I don’t think suing the Pastors and the Assembly of God is the answer to countering those who have a negative perception of Islam. I think the best answer is to do exactly what my Muslim friend did: invite me (a non-Muslim) to her party to celebrate with her, her family and her family friends. I’ve never been much of a fan of racial and religious vilification laws, despite my strong hatred of racial and religious vilification. Suing someone doesn’t change what is in a person’s head. I think the best answer is to be vocal against conduct which is perceived as vilification, to rebut factual inaccuracies and to try to get people to withdraw incorrect statements, and to try to change societal perceptions of such conduct.
I move full circle now back to Hizb ut-Tahrir. Attorney-General Philip Ruddock said that Hizb ut-Tahrir could not be banned as a terrorist organisation under present laws:
“It doesn’t mean that we agree with what it’s saying, but there are strict criteria for banning organisations and when those enquiries were undertaken we didn’t have sufficient evidence.”
Hizb ut-Tahrir states on its website that it wishes to convert nations peacefully rather than by force, and that terrorism and killing innocent people is against Islam.
Obviously I don’t want Hizb ut-Tahrir to succeed in its goal of establishing a Shari’ah law regime in Australia. The group’s video is somewhat scary, and its aims are highly distasteful to me. However, as long as Hizb ut-Tahrir wishes to discuss such a notion peacefully, I support its right to do so, no matter how repugnant I find its view. I’m not a fan of evangelical Christianity, either, but I support the right of Catch the Fire and its pastors to discuss Islam and its perceived shortcomings from a Christian perspective (as long as the pastors are not suggesting all Muslims should be lynched or something like that). As I have said in my post on freedom of speech, sometimes it involves allowing people to do things or to discuss notions which are totally repugnant to the majority of people. Drawing that line can be very difficult, but it’s worth allowing discussion and debate.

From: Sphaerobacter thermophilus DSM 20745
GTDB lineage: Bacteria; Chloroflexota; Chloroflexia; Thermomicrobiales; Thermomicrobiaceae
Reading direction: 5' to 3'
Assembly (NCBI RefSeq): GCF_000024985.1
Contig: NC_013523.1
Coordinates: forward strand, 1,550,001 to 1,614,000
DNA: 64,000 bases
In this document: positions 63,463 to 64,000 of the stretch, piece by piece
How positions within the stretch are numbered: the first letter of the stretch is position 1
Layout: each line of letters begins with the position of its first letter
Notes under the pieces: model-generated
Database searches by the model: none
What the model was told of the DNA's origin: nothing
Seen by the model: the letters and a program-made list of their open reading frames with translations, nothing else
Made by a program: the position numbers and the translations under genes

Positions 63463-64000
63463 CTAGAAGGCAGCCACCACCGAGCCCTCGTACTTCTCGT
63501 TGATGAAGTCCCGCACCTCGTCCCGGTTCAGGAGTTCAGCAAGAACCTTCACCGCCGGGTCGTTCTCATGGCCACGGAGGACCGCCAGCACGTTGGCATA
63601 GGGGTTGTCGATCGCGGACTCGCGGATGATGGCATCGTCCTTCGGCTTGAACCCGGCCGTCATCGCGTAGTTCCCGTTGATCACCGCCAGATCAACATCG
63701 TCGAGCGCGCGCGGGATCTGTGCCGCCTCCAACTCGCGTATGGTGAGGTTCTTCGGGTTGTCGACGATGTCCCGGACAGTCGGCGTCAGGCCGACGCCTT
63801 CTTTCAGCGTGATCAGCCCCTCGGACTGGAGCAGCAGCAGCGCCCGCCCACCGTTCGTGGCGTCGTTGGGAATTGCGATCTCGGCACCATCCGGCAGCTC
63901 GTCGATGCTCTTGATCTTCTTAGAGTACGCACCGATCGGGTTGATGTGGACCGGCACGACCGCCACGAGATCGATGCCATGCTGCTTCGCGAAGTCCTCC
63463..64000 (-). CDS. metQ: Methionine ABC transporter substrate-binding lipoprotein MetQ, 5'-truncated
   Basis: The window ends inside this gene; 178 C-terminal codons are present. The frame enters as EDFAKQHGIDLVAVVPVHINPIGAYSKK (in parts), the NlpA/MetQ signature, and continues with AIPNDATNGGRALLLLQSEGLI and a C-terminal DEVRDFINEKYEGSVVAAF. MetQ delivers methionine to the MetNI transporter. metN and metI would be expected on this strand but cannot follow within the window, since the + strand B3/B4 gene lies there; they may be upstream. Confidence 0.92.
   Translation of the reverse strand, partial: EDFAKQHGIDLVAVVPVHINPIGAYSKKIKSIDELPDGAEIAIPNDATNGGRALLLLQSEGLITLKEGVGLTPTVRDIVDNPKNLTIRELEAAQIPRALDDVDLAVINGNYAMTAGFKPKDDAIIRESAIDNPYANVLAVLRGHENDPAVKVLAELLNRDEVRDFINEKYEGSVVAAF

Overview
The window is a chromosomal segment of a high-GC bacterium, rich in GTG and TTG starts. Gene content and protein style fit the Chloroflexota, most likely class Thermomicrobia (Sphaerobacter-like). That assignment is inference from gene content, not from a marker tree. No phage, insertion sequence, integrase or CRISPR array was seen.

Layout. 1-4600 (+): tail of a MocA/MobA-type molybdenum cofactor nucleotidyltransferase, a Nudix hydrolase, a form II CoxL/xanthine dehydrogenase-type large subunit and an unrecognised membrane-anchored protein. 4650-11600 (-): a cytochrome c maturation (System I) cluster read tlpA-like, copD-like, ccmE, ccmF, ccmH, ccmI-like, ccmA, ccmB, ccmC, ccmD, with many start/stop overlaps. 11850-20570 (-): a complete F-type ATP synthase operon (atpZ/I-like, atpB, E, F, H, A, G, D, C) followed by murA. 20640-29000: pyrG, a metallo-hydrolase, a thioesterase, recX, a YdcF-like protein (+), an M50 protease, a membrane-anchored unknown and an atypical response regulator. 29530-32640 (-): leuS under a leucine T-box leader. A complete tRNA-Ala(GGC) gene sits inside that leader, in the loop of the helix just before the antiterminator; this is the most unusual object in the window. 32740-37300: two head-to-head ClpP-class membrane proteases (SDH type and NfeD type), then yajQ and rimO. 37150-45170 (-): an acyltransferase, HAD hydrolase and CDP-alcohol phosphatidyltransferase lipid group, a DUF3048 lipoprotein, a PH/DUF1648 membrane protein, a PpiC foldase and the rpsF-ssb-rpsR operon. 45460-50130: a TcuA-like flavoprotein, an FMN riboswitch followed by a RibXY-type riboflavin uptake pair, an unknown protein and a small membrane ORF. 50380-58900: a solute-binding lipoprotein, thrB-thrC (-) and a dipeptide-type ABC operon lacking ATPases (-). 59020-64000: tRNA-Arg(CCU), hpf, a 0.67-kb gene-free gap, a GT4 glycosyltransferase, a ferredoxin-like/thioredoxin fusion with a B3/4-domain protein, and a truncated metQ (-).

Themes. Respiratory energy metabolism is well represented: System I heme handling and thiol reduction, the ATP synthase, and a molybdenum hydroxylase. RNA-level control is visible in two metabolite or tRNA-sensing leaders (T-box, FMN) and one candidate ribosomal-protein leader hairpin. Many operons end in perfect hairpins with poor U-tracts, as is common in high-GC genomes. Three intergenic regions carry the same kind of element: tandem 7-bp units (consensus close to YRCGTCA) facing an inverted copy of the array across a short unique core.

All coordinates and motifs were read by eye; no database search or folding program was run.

The ironic thing is that often groups which need freedom of speech to discuss their ideas would severely limit freedom of speech if they ever came to power. I doubt freedom of speech is part of Hizb ut-Tahrir’s proposed global Shari’ah law. It’s all rather funny really.
I recommend Irfan Yusuf’s recent post on this issue. He puts Hizb ut-Tahrir in perspective without denying the deeply unsavoury nature of the group.